Hello folks, long time no see.
General Election 2019 is over and the dust has settled. VVPAT was used for every EVM this time, and that is a positive development, on the face of it.
However, after I got home from voting, I had a vaguely uncomfortable feeling. Thinking about my voting experience, I realized that I had seen the VVPAT slip for only about 3 seconds, while the light in the VVPAT window was on. The window seemed dark and opaque when the light was off. Probably made of 1-way glass. The voters were not shown the slip being printed, nor were voters shown the slip being cut and dropped.
This leads to the following vulnerability:
- Voter 1 comes and votes for party A. Slip gets printed and displayed to him for 3 seconds. But the slip does not get cut and drop into the box.
- Voter 2 comes and also votes for party A and gets shown the same slip.
- Voter 3 comes and votes for party B. At this time the slip is cut, and a new slip is printed for party B. This slip is displayed for 3 seconds, and is then cut and dropped.
- Before Voter 4 comes, an extra slip for party B gets printed and dropped.
Thus the box now has 1 slip for party A and 2 slips for party B, although there were 2 voters for A and 1 for B.
The flash memory on which the votes are stored will also have 1 vote for A and 2 votes for B. Therefore, if, by some chance, the slips are checked (which I think happens for 5 booths per assembly segment), there will be no discrepancy between the electronic and paper tallies.
Now, there will be objections about how a Trojan can be activated in favour of a desired candidate, given all the randomization and mock polls. We have been through that discussion many times before. One approach which I have suggested in the past, is for an agent to activate the Trojan by a secret key combination after accessing the ballot unit as an ordinary voter, during actual voting. There are other possibilities if the booth staff is compromised. We need not go through that debate again. It was these vulnerabilities that necessitated the introduction of VVPAT in the first place.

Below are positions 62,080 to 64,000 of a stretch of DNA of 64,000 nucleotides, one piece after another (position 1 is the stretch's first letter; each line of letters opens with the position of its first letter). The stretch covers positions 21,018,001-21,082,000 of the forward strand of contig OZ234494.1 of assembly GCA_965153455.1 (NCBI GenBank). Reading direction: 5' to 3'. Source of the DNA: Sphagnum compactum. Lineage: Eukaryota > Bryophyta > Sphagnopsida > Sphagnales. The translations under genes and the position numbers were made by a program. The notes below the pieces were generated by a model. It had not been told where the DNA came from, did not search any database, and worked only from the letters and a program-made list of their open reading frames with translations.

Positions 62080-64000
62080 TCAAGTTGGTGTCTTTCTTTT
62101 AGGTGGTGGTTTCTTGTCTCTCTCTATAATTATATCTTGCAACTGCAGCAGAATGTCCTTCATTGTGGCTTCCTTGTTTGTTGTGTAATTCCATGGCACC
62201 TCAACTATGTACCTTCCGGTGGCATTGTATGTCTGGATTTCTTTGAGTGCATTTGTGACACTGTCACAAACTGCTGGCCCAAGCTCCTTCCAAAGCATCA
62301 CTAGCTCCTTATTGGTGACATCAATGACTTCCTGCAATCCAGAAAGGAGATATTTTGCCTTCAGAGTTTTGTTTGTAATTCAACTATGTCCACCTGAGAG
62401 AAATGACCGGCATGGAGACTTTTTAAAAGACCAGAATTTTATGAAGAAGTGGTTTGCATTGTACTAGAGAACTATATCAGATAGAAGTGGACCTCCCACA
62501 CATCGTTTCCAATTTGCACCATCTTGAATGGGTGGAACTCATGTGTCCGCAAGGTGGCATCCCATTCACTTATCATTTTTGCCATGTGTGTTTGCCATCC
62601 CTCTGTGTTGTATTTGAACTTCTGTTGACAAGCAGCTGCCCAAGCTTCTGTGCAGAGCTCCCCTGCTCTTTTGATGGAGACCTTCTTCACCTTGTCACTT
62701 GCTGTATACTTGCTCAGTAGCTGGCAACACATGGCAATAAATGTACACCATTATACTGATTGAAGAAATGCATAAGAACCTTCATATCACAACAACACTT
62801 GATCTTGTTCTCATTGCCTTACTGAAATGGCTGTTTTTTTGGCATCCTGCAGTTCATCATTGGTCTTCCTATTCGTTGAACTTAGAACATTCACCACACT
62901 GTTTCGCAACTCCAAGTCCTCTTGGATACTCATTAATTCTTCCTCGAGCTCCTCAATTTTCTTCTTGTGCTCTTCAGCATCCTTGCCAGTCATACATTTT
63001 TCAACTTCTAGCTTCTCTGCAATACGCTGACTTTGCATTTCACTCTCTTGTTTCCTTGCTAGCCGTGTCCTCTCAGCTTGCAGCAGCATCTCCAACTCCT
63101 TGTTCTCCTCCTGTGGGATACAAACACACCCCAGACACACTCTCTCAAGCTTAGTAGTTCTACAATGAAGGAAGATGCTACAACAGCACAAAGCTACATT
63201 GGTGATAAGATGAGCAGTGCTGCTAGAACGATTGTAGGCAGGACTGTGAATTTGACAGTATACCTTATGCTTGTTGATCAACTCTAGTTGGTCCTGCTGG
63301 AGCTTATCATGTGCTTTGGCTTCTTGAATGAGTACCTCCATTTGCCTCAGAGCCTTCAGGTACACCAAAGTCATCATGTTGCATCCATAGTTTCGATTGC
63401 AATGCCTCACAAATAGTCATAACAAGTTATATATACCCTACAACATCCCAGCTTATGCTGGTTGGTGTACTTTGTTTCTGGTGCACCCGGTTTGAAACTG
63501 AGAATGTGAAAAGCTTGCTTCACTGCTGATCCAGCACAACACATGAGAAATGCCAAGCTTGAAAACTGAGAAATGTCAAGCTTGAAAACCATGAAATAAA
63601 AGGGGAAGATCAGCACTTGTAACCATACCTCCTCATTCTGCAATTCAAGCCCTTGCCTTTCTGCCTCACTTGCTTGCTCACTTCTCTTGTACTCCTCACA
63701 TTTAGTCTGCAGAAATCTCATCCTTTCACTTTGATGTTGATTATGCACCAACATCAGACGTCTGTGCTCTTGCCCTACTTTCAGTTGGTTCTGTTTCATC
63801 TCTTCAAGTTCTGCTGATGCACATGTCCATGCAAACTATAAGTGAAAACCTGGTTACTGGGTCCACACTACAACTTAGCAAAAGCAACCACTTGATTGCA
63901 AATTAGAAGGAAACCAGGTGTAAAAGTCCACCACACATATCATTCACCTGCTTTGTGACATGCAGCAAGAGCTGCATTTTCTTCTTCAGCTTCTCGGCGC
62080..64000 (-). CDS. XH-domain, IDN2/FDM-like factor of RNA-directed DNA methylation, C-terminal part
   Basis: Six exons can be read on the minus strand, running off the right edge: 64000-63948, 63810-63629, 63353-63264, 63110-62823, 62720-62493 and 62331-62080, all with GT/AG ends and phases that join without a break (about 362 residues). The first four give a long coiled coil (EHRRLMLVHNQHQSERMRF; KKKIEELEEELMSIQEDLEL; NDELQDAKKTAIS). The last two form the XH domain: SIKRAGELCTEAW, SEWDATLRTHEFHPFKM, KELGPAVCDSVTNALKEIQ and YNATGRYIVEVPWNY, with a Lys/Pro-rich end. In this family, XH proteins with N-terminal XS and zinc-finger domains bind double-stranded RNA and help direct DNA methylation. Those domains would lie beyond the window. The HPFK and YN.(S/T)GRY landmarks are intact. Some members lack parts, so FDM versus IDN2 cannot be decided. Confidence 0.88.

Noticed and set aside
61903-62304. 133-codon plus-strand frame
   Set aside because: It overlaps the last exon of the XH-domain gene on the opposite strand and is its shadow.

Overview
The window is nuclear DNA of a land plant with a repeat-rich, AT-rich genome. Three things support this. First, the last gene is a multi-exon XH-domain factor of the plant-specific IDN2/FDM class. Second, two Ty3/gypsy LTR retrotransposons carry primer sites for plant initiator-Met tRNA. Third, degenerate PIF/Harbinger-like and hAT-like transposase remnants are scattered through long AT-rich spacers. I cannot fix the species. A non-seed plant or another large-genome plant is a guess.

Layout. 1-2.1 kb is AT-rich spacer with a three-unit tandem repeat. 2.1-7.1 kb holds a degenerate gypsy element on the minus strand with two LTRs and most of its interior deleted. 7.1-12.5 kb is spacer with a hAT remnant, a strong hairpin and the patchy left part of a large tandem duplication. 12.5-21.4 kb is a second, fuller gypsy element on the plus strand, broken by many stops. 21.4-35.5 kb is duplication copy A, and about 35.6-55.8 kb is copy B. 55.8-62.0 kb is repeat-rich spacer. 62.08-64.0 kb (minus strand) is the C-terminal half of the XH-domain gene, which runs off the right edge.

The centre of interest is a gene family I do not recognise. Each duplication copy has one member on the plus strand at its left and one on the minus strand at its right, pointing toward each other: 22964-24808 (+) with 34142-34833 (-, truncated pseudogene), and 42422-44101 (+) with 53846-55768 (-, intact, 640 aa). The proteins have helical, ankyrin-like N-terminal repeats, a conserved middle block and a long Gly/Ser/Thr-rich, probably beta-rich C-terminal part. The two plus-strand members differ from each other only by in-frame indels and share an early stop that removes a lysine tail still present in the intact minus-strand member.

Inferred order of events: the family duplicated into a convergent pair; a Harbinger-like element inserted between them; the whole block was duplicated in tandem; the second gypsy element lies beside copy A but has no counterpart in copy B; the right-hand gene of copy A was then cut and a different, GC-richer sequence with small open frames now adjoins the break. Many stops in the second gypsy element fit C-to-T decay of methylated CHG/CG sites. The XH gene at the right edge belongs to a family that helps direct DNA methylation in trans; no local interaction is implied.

Then I wondered whether this was an issue for the EVM used in my booth, or was it an issue for all EVMs. This official video from the EC published in Oct 2018, shows that this is in fact an issue for all new VVPAT units - https://www.youtube.com/watch?v=QtZIlxw871I
On the other hand, if you look at this video published by the EC for an older model VVPAT unit (from 3:07 to 3:37), it is clear that the light is on for the entire duration - you see the slip being printed and also being cut and dropping - https://youtu.be/Rf3UMQ72j7A?t=187
The conclusion is that the before the 2019 election, a software change was deliberately made, which introduces this vulnerability.
After having reached this conclusion, I reached out to Hariprasad, who is the MD of an embedded systems company NetIndia, and the author of a paper exposing EVM vulnerabilities. Readers may recall how he had been arrested by the Mumbai police for having worked with a "stolen" EVM. It turns out the has been speaking out about this issue on twitter at least since April 11th, which was before I voted and noticed the issue. Here is a video of an interview he gave to Tiranga TV - https://twitter.com/NewsHtn/status/1117384530162176000
As was pointed out by Hariprasad on twitter, here is the official spec regarding the VVPAT slip - "The voter can see this slip through a screened window where it stays for seven seconds, and then it automatically gets cut and falls down into a sealed drop box". See http://pib.nic.in/newsite/PrintRelease. ... lid=161136
Now, if the slip is visible for only 3 seconds, it defeats the purpose of the slip staying in the window for 7 seconds.
It seems that the very first person to notice the vulnerability is in fact our ex-member Rahul Mehta, who has been speaking about it at least since 23rd Feb - https://www.facebook.com/mehtarahulc/po ... 4636926922
. I understand he is banned here currently? Perhaps admins may consider un-banning him, so that he can contribute to this discussion.
In my view, the very least that needs to be done is to have the light in the VVPAT window on for at least 11 seconds, from 2 seconds before the beginning of the printing process till after the slip has dropped into the box. In fact, given that LED bulbs have a long life, there is no reason why the light cannot be on for the entire 12 hours of voting. Also, the window needs to be made of transparent glass, not 1-way glass as is the case now.
And lastly, we need to find out more about the process through which this vulnerability was introduced into the design of the VVPAT units. Who in the EC / BEL / ECIL was lobbying for this??